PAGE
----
I tried a few tempo runs in these shoes (as mentioned above), and they performed OK, but they didn't have the pop I was looking for. AGAIN, they weren't made for this, so it's kind of hard to judge it based on this perspective.

I didn't really notice the Cradle Technology, which is aimed to help with a more natural gait. I have a pretty natural gait as it is, so maybe that's why I didn't notice it. I also didn't really notice the Pebax Plate, which is supposed to provide a springy feel. Again, these shoes don't have that "pop" when running quickly. Not a complaint, but just an observation.

The one thing I did notice, however, is that after about 9-10 miles of running, my arches start to ache a bit and then a shooting pain would develop around miles 11-12. If I took a short walk break or sat on a bench for a few minutes, the pain would go away and I could keep on running as usual. I'm wondering if the combination of the Cradle Technology and Pebax Plate makes the shoe a bit less flexible and much more stiff compared to what I'm used to? CAVEAT: I do a lot of my runs in zero drop, super flexible shoes, so this could explain why my arches respond somewhat negatively to a firm, less responsive ride.

Here's the deal: this is a great easy paced, LSD run shoe. TNF elite athletes have been rocking these in ultra marathons across the globe at distances way longer than I could ever run and at paces I could not even fathom. The North Face is putting out quality running shoes for the road now, too, and the Ultra Smooth is a step in the right direction for which they can base future models. If you're used to running in a 4-8mm drop, firm shoe, I suggest trying out the Ultra Smooth. If you're used to running in a traditional trainer and you want to make your way to a lighter, more minimal shoe, the Ultra Smooth is a good transition shoe for that purpose. I look forward to seeing what TNF comes up with next!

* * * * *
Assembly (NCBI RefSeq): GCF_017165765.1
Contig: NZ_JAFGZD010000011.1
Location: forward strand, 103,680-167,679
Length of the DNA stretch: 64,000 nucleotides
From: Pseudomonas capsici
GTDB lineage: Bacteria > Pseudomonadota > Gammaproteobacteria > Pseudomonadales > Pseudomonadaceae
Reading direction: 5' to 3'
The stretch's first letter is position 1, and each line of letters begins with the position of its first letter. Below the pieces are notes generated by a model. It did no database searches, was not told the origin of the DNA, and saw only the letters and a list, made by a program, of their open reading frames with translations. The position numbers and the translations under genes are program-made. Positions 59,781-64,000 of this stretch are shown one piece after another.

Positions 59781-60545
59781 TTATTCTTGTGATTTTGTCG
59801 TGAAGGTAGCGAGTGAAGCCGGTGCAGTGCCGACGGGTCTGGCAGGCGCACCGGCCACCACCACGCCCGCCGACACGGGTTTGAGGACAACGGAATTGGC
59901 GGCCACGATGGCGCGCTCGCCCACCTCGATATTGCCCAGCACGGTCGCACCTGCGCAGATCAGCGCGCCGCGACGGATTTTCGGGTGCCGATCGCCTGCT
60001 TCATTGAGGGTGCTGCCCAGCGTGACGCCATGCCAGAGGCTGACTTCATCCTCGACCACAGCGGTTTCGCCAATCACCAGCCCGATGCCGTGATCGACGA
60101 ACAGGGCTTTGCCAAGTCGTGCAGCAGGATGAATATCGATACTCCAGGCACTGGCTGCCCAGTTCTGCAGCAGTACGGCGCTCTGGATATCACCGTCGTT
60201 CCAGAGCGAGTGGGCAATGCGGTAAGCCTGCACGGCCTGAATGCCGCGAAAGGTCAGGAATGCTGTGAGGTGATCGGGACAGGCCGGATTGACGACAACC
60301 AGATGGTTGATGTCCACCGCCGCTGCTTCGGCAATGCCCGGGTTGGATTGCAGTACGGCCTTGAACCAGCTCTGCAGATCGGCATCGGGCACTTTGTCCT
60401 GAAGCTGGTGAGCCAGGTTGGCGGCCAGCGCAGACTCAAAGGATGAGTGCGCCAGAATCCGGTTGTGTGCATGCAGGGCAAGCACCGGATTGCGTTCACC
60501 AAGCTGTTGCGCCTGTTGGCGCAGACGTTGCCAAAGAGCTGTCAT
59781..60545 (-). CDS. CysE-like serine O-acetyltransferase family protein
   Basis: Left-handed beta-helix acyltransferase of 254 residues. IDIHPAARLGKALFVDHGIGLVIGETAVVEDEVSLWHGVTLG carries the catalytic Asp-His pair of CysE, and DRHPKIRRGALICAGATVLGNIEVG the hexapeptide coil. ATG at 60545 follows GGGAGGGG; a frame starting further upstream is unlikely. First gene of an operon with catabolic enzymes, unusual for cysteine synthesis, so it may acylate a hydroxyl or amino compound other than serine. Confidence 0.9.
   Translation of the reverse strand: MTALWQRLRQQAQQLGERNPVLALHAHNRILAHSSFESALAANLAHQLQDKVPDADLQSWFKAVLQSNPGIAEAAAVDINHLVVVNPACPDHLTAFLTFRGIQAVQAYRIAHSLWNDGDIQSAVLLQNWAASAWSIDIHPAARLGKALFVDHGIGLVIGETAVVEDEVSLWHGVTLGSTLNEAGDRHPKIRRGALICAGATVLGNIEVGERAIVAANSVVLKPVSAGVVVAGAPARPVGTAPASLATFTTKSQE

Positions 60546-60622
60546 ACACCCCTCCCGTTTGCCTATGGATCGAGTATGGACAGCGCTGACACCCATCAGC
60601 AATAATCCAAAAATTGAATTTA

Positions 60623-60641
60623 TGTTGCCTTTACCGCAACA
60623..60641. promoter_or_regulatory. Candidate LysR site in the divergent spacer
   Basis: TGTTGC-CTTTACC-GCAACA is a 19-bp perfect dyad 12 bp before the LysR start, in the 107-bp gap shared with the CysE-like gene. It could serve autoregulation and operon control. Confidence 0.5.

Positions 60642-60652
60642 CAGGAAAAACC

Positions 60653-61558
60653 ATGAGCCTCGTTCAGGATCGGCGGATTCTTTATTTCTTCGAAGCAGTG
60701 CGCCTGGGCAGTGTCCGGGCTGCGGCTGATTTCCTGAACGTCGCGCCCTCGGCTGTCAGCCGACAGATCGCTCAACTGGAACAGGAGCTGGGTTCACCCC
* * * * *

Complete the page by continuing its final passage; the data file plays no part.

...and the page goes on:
Tuesday, July 1, 2014

The North Face S/S'14 Running Gear Review

Wearing my TNF gear, yo.

As much as I love reviewing shoes, I really like reviewing running apparel. You can have the most amazing shoes on your feet when you go out for a run, but if the apparel doesn’t feel right it can still make for a pretty lousy run.

After our Fall/Winter ’14 The North Face apparel review, The North Face sent us some of their Spring/Summer ’14 running apparel and Mountain Athletics line-up to review for our blog. I’ll definitely say that over the years The North Face has become one of my favorite companies for both casual and running apparel. Here’s a list of what is reviewed below:

Sunday, June 29, 2014

Skora Running Sale

Quick reminder, folks!

From June 25 to June 30, get 25% OFF all Skora Running shoes! Free shipping on orders over $90 + Bonus FREE Gift Card Offer. Click here for more details:

These are the shoes I've been running and racing in lately. I've put a lot of miles on the following models: Form, Fit, and Phase-X. I highly recommend trying them. The Fit is a great choice if you are transitioning to a lower profile shoe.


Wednesday, June 25, 2014

Newton Gravity III Review

Pic courtesy of